Getting better value from information managementBy Paul A. Strassmann
Management thinking needs to move away from focusing on IT expenses to dealing with total transaction costs.As organisations get ready to make financial commitments for next year, executives are questioning whether they should continue to spend more on IT. Many have already voted with their feet, for after 50 years of steady growth IT spending has levelled off with few prospects of a pick up soon.
Boards of directors are debating whether they should cut expenditure and fund new investments from savings obtained from cheaper technologies. They are considering if they should decrease money for IT innovation because vendors are preparing to make new solutions available. They may even be preparing to opt out of the technology race all together by outsourcing IT staff and remaining on the sidelines until the risks become more manageable.
Executives are flooded with reports and articles offering advice on what to do with IT. The prevailing view nowadays is that IT will remain stagnant for a while. Meanwhile vendors and computer magazine editors advocate investing to keep up with the competition. A company's approach to the next budget cycle will depend on which of these opposite views it takes. The purpose of this article - the first in a series - is to offer insights on how to set a course that will get maximum value from IT.
An article by Nicholas Carr in the May 2003 issue of the Harvard Business Review resulted in a lively debate about its claim that IT spending will level off permanently because IT has become strategically irrelevant. The author proposed the following policies:
Such logic is defective because it treats IT as if it were an industrial age capital-intensive physical good (1). From a budgeting standpoint the capital component of IT spending is less than 15% of total IT expenditure. Even this small share is decreasing with shrinking costs of computing equipment.
Information is not subject to diminishing returns. The marginal cost of information goods - especially of software that now takes the dominant share of information technology costs - does not rise with increased scale. If transactions grow the unit costs decrease rapidly to zero variable cost.
If diminishing returns, technological maturity or competitive irrelevancy cannot explain the current slowdown in spending what then is the reason? The answer is that the current malady is managerial not technological. We have now come to recognise that there is a basic flaw in the ways that IT is planned, acquired and then managed. Executives must accept that spending on IT involves decisions that influence how an organisation functions and how it competes.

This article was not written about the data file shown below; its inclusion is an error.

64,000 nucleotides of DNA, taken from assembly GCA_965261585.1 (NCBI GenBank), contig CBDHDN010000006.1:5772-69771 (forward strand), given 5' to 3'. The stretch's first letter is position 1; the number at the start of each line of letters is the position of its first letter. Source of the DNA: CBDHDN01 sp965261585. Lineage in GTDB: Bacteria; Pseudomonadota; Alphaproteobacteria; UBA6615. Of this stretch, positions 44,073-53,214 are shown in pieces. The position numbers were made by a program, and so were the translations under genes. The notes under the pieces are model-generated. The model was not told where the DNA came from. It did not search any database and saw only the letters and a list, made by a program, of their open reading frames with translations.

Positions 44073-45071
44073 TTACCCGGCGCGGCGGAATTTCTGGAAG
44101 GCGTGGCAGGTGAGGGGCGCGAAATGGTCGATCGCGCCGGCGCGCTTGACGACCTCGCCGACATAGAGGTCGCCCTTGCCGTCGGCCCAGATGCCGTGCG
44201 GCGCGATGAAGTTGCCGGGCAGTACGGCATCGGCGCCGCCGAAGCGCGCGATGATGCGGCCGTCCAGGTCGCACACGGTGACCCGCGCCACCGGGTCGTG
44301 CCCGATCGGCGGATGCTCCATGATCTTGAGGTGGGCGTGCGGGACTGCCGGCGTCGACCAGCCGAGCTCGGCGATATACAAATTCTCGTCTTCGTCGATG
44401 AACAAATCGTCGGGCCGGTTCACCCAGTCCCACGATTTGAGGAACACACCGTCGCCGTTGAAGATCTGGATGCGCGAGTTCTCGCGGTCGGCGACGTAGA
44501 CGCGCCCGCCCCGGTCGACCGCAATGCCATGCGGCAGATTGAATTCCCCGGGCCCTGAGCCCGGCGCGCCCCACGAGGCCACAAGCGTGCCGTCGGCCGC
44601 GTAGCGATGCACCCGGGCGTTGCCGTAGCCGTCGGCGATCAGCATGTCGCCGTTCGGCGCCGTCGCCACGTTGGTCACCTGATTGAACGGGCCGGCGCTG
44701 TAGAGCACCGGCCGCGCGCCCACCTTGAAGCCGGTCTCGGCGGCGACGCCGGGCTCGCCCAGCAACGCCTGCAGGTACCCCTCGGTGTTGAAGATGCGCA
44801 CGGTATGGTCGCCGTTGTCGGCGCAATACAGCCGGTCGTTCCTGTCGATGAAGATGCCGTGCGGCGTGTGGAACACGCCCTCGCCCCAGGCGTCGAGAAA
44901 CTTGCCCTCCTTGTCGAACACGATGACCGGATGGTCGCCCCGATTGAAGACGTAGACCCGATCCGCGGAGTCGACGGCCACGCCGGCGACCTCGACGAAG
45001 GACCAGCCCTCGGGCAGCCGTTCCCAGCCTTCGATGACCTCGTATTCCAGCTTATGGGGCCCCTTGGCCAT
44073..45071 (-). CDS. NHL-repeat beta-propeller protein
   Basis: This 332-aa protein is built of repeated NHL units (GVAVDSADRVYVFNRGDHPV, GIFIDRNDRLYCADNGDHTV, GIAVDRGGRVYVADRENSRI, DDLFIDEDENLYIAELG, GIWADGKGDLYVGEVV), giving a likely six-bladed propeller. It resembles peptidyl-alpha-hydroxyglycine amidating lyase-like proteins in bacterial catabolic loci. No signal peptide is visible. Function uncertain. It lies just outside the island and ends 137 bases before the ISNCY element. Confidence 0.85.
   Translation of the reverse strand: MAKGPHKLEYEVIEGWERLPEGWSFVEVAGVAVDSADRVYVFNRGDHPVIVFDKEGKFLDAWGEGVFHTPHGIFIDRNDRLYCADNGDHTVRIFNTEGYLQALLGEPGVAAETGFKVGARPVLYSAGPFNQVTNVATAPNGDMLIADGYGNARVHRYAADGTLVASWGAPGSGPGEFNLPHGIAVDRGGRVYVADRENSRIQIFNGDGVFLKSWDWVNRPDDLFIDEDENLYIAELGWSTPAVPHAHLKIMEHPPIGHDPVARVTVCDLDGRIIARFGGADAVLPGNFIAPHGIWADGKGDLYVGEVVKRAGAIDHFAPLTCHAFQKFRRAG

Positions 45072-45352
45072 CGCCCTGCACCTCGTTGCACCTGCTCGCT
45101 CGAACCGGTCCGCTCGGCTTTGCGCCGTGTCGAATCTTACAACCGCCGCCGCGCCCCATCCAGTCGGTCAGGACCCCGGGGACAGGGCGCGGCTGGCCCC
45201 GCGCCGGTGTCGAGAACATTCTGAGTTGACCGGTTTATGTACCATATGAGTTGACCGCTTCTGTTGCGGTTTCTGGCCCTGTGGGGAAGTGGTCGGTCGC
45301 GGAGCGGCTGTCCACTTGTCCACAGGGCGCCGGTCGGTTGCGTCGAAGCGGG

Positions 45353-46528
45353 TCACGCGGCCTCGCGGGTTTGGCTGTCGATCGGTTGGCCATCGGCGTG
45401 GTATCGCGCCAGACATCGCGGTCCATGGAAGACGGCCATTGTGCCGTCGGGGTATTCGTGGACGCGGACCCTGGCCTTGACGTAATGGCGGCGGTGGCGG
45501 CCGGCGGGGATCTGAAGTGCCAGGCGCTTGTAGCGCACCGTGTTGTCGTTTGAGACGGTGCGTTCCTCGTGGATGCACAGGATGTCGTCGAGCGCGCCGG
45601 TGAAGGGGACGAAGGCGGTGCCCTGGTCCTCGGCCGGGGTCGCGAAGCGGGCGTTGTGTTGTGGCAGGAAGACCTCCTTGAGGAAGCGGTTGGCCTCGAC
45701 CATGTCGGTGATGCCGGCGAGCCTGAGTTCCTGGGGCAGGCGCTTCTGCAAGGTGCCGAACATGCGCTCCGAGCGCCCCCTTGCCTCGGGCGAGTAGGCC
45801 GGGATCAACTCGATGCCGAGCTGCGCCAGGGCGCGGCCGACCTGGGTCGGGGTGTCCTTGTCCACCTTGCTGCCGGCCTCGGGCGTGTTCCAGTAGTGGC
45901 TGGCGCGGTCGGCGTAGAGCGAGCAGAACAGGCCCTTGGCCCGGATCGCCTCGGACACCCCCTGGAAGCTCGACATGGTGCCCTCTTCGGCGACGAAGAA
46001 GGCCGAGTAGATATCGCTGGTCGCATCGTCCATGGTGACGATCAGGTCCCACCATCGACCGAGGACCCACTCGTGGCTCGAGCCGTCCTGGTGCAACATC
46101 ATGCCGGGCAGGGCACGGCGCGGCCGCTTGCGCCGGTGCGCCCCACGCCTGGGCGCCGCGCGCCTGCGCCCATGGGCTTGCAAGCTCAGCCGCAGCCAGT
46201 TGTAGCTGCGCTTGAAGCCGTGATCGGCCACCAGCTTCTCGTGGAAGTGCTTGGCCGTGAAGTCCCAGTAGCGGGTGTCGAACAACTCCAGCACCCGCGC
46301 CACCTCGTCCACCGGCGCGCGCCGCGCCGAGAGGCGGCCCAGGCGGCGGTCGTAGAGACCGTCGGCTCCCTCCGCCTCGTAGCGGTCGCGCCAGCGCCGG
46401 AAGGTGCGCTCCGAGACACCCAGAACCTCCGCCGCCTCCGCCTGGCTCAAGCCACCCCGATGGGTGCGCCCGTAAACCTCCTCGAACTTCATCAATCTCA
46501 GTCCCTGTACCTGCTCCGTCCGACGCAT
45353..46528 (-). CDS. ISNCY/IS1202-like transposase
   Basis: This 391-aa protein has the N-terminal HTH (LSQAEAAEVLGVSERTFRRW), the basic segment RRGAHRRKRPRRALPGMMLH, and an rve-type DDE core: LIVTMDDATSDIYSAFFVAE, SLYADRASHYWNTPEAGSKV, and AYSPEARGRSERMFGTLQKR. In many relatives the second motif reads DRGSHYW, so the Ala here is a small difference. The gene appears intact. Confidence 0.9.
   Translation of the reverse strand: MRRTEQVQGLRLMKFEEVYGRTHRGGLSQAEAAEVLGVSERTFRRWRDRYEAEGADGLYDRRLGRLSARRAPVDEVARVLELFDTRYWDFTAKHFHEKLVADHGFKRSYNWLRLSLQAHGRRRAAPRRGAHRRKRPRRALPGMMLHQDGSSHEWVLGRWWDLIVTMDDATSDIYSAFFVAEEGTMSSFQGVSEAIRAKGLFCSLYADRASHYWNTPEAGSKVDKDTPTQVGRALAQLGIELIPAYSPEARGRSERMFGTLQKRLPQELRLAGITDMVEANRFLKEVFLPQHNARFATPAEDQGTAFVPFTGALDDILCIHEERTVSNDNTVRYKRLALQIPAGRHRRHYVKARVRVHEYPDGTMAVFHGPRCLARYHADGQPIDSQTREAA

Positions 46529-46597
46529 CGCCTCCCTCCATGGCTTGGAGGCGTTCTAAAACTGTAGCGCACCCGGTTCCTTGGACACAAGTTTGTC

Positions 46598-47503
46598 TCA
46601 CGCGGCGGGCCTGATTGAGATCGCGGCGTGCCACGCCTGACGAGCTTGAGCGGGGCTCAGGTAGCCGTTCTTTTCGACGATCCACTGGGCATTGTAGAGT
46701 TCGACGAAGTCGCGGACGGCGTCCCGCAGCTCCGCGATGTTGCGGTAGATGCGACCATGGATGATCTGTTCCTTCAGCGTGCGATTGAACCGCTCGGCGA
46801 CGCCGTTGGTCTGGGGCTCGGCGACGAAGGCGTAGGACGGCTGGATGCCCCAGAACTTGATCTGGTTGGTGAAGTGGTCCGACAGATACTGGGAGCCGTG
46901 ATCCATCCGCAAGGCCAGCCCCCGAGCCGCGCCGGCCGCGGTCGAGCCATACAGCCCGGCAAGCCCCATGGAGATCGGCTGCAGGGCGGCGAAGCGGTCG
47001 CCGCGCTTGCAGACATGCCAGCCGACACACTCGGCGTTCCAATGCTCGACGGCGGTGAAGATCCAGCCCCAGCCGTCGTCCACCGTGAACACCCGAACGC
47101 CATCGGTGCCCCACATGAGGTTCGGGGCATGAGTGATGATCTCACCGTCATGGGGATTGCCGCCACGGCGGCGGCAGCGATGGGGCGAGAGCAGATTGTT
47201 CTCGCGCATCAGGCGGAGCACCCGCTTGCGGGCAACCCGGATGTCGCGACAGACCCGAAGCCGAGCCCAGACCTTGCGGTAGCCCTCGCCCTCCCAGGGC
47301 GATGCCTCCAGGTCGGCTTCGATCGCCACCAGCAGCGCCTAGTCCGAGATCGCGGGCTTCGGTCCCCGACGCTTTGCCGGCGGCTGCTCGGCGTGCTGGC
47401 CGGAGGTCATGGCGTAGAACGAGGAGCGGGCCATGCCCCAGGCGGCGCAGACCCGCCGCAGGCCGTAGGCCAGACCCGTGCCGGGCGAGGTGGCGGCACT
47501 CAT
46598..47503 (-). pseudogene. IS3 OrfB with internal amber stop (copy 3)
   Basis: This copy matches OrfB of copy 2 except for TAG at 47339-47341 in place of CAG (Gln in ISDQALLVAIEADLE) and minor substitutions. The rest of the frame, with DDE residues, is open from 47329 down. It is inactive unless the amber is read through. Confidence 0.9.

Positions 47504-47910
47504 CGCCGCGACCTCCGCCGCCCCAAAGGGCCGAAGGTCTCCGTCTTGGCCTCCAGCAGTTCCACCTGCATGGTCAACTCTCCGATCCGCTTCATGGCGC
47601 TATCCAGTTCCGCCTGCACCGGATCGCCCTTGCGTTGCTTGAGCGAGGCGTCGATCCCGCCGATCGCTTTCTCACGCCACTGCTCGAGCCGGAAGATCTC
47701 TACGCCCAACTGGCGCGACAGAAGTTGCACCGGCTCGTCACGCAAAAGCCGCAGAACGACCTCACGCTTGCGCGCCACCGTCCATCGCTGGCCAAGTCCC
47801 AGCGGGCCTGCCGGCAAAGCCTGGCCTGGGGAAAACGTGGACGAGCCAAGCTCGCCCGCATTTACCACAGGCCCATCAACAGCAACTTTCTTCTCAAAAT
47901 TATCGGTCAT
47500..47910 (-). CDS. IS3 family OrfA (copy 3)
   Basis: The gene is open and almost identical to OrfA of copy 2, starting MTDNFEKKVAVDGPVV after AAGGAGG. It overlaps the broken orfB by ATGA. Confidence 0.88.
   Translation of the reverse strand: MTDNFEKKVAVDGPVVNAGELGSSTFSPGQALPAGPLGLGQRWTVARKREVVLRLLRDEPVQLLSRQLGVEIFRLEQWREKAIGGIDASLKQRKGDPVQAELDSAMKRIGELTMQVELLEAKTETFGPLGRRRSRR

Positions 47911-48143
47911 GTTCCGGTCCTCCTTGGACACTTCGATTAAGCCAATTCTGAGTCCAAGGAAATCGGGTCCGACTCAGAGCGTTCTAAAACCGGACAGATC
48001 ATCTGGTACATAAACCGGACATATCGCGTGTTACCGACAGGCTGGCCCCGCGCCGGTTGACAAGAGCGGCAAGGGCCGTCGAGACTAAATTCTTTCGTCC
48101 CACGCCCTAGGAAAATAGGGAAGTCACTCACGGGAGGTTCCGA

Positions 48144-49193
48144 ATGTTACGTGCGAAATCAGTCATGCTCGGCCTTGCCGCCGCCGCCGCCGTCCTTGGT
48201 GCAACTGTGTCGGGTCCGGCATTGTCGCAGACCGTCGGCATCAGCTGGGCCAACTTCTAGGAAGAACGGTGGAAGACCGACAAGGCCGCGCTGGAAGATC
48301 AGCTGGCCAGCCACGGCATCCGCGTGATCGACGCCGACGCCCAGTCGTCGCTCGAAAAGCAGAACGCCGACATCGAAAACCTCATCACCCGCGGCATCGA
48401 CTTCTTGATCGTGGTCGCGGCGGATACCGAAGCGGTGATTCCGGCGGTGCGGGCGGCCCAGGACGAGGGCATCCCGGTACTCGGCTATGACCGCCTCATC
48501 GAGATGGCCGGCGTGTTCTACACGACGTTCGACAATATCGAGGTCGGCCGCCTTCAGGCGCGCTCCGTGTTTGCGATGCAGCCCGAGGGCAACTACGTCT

Such decisions should not be passed on to staff, consultants or vendors. What we are facing now is not stagnation but a period of re-appraisal in management thinking from focusing on IT (a mere 3.5% of revenues) to dealing with total transaction costs (over 19% of revenue). The difference between IT costs and transaction costs is information labour. Only labour can be productive - not computers.
Transaction Ratio AnalysisThe evidence for shifting the diagnosis of the current slump from rising technology costs to the economics of transaction costs can be gathered from the financial data of listed corporations. Figure 1 shows the ratio of transaction costs to direct costs for the period from 1995 to 2002. (2) Transaction costs are defined here as the expenses for the information necessary to organise a firm's capacity to produce and deliver goods and services to customers. This expense is reported in accounting statements as sales general administrative research and development costs.
US industrial firms spend on average 27% of total transaction costs on IT and EU firms average 25% (3). However, this amount must be viewed as an investment and not as an expense. As any investment it must produce measurable gains. For IT investments this must first show up as a decline in transaction costs. The numbers tell us that this not the case for EU between 1995 and 2002. The 2002 decline in the US reflects sharp staff reductions to cope with an economic recession. It remains to be seen if such improvement will be permanent.